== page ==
1. 9

  2. 6

    There are certainly risks here. One is that the effort might fail, as other efforts to do payments have failed in the past.

    Another risk is that they might actually build it, and achieve a failure.

    It sends tokens that contain the information needed to make a single payment of a particular amount, instead of information that can be reused to make additional payments in the future.

    This is not useful to a business. One-off revenue is lousy, it is thin and wheedly like the efforts of self-published authors or it is hit-driven with all the crazy stories you hear from music and the movies. Businesses need predicatible revenue matched to expenses like subscriptions. Think of how big software firms spent the last three decades blowing up after one bad release meant they couldn’t fund the next year. Think of restaurants that open and fold in three months. Think of any startup advice ever.

    The old payment efforts failed because they provided one-off payments where the cognitive cost of deciding to buy something is higher than the cost of a payment. You can’t ask a customer to pay a nickel (or a hundreth of one) for a news article because they have to think about that as much as when you offer a book for $10. There’s nothing very technically demanding about micropayments, they’ve failed for human reasons.

    I realize I’m reading a lot into a few words and I hope those involved have researched their predecessors, but this is the opening notes of a familiar sad song.

    1. 2

      I got your point, and it was very insightful, thank you! I think there are a few things that could make micropayments work.

      First, while the subscription model is loved by business it’s hated by customers (it’s a guess, not any sort of data). The main reason it works is because customers have no real choice. So a single brave competitor might appear and sell micropayments model to customers as the one respecting privacy and not requiring a commitment. If this works, this business will disrupt the whole landscape and get a very loyal customer base. It requires a leap of faith in the idea that all of your one-off anonymous payments are probably mostly returning customers. And the right way of keeping them is by keeping making a good product, not by hooking them on a subscription model.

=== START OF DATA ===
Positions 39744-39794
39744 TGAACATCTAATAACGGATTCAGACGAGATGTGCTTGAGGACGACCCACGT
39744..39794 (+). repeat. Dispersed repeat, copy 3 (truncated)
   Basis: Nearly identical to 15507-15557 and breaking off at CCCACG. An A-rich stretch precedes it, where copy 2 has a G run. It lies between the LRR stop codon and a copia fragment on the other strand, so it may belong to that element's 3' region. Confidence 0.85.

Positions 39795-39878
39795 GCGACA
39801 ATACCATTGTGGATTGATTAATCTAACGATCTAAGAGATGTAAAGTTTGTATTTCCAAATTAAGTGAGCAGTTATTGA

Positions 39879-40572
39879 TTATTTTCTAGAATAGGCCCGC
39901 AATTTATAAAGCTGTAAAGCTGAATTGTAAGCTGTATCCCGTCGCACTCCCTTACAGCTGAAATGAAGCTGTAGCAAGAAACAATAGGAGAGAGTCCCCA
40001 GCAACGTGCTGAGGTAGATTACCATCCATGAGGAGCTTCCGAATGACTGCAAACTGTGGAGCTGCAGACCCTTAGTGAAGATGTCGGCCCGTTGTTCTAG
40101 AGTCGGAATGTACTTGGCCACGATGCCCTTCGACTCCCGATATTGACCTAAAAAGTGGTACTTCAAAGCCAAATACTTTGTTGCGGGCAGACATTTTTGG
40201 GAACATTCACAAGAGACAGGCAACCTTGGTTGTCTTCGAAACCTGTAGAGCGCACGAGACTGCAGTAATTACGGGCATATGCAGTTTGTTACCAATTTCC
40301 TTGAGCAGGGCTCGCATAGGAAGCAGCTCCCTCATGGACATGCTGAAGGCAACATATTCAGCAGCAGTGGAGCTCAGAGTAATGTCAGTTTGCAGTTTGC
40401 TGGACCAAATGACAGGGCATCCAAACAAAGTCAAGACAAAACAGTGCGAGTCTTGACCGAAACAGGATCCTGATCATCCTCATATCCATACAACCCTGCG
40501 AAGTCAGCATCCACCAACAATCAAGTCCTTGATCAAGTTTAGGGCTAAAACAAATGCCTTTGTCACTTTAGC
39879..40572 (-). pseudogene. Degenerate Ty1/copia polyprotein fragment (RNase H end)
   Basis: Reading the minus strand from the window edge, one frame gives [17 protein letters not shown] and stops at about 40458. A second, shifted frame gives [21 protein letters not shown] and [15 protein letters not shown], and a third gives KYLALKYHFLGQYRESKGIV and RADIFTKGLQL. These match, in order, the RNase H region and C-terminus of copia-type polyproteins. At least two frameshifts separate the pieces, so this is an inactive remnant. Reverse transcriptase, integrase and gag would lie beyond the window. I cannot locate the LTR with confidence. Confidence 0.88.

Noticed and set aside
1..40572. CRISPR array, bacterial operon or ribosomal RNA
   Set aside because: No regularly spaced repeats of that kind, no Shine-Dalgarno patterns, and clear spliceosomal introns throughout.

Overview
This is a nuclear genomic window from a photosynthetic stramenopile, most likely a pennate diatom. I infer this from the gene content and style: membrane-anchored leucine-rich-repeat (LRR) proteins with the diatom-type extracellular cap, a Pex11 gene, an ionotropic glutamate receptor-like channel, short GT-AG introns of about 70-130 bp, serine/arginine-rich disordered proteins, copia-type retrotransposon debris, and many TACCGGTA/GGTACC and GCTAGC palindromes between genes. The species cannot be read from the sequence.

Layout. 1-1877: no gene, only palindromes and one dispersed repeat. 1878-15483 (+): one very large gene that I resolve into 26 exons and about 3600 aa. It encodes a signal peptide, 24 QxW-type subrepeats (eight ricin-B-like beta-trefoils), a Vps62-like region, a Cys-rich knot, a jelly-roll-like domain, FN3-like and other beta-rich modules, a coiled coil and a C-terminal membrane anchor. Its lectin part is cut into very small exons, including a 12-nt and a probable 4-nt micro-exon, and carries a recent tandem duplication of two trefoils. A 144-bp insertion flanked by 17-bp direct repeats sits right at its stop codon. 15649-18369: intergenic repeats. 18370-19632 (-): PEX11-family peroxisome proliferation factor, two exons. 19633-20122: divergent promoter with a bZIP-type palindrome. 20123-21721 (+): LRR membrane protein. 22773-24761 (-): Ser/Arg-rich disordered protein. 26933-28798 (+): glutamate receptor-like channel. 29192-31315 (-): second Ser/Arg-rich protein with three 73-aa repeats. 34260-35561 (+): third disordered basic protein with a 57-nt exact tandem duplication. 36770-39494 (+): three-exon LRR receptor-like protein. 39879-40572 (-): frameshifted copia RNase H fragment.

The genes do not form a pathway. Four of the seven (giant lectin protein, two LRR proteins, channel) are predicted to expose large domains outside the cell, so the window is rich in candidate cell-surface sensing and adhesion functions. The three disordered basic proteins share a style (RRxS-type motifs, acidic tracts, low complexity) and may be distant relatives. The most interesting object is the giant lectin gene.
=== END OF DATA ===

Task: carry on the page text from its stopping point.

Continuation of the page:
Another point, is that customers had never been exposed to a smooth working implementation of the idea. Indeed, only a few people would probably want to think about paying for every single search query or a video playback. But it could work as a way of introduction: pay for a single thing as many times as you want and subscribe if/when you decided you’re ready.

      1. 2

        I have seen no resistance to subscriptions for companies who provide ongoing value, and customers who receive value (modulo a handful of pathological niches with odd norms, like mobile games) are happy to pay steadily to ensure they’ll receive value steadily.

        I’ve advanced the idea that micropayments have failed because the cognitive cost of a transaction is not different from the cognitive cost of regular payments - all the work, a hundreth of the value.

        What alternate theory do you have for why the dozens of previous micropayment schemes have failed? I don’t think “a smooth working implementation”, convenience, is a compelling answer answer because so many clunky, confusing, unreliable things that have take off because they provide something new and useful. Think of early browsers that had to run external image viewers, or ICQ with its numbered accounts, or the Altair home computer that had to be soldered together. People put up with a lot of nonsense when there’s something new and valuable happening (and yes, afterwards, that leader usually gets eaten by a more convenient fast follower).

    2. 4

      This is already an old idea — that browsers should let people pay for content directly so that authors and publishers wouldn’t need to rely on ads. But it seems to never get any attention it deserves. I actually think it’s the main thing that should happen to Web in the nearest future for it to remain useful.

      1. 3

        The standard has been waiting for it.

      2. 1

        I think adding more APIs to web browsers is a bad idea. They are big already and the more things you add to them the more difficult it is to trust them, complexity is the enemy of security, and this is the exact opposite of what you want to accomplish. Adding payment APIs to the web is really about trust and web browsers really just need a way to establish trust and then companies like Stripe, and Klarna, can produce services on top of that trust. Klarna is already doing a better job than an API is likely to.